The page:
There is a weather-beaten old tree stump that has been floating in Oregon's Crater Lake since 1896. Still bobbing vertically around the lake in 2016, this stump of a mountain hemlock tree is known as “The Old Man of the Lake” and it moves with the help of wind and lake currents. The low temperature of the water has slowed the decomposition of the wood, allowing it to reach the ripe old age of 120, and counting.
The top four feet (1.2 meters) of the tree stump have been bleached white and are partially covered with fontinalis, a moss typically found at much deeper water levels. The entire stump is believed to be about 30 feet (9.1 m) in length.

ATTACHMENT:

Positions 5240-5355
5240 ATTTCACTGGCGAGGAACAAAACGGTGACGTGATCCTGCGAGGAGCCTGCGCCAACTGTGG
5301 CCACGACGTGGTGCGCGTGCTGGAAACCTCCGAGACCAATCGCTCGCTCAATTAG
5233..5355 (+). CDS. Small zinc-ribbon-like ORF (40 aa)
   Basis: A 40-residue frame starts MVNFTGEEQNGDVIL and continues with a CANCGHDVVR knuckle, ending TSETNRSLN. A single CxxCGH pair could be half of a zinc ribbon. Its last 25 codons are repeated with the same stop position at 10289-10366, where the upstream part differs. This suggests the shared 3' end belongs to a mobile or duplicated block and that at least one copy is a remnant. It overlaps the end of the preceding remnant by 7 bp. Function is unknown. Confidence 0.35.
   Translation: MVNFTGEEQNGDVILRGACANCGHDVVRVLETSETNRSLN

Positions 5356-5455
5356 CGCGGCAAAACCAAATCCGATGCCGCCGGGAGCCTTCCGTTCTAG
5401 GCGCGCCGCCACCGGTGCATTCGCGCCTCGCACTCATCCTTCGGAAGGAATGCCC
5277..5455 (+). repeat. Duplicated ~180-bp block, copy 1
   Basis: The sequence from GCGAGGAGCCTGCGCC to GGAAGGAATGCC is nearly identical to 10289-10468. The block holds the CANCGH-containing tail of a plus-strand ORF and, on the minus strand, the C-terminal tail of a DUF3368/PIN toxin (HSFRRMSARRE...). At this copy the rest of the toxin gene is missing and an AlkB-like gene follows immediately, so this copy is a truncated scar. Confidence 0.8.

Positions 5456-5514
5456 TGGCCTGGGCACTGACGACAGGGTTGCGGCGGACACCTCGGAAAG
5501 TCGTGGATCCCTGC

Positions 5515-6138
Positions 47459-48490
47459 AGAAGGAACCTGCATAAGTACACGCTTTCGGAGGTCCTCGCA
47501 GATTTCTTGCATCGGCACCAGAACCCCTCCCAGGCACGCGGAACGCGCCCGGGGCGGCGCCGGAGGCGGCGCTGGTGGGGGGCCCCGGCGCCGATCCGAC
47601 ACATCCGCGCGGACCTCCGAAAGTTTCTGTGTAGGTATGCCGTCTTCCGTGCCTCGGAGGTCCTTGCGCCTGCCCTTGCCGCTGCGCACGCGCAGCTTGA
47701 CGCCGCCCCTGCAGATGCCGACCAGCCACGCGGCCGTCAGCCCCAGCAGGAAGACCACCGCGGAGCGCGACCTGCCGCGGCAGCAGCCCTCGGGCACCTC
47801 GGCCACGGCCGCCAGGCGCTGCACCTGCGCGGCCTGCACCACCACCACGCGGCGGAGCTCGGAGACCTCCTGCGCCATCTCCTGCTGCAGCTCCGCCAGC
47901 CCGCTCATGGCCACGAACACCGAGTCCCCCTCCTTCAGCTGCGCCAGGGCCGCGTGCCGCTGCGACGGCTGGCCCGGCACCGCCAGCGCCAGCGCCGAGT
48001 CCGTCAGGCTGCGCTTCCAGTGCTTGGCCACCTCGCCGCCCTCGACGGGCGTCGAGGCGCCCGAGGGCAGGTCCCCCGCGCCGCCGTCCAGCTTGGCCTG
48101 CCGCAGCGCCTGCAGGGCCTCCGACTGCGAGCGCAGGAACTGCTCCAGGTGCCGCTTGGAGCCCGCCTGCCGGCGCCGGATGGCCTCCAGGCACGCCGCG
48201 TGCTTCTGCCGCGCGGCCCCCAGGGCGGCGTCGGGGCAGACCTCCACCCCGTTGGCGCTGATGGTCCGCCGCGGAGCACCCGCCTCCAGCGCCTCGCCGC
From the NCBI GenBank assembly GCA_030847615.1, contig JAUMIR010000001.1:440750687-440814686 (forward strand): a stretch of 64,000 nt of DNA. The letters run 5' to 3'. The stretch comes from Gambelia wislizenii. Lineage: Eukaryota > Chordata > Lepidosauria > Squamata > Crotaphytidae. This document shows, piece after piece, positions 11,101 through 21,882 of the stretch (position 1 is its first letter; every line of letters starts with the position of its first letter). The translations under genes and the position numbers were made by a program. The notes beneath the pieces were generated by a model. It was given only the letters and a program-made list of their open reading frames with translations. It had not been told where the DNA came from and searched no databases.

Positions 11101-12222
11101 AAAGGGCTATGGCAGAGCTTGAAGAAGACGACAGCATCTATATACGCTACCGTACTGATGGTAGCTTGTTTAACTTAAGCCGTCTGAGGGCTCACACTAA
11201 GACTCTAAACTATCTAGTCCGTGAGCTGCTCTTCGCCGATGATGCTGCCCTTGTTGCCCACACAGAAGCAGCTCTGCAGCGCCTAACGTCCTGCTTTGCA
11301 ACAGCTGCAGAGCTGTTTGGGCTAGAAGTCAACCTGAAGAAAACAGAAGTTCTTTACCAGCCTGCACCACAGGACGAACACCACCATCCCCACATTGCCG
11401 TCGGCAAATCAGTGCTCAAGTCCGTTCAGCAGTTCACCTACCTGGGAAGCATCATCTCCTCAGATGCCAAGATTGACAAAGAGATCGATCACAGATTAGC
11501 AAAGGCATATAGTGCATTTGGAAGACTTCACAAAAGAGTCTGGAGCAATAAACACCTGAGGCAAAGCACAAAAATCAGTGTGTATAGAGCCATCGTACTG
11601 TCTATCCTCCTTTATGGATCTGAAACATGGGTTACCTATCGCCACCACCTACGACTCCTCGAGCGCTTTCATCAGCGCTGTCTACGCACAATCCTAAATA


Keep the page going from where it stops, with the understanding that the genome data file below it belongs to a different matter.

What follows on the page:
Facts about Oregon's Crater Lake:
- Crater Lake, located in south-central Oregon, is famous for its deep blue color and the clarity of its water.
- With a maximum depth of 1,949 feet (594 m), Crater Lake is the deepest lake in the United States and the ninth deepest lake in the world.
- American explorer John Wesley Hillman “discovered” the lake in 1853. He called it Deep Blue Lake. The lake had two other names -- Blue Lake and Lake Majesty – before finally becoming known as Crater Lake.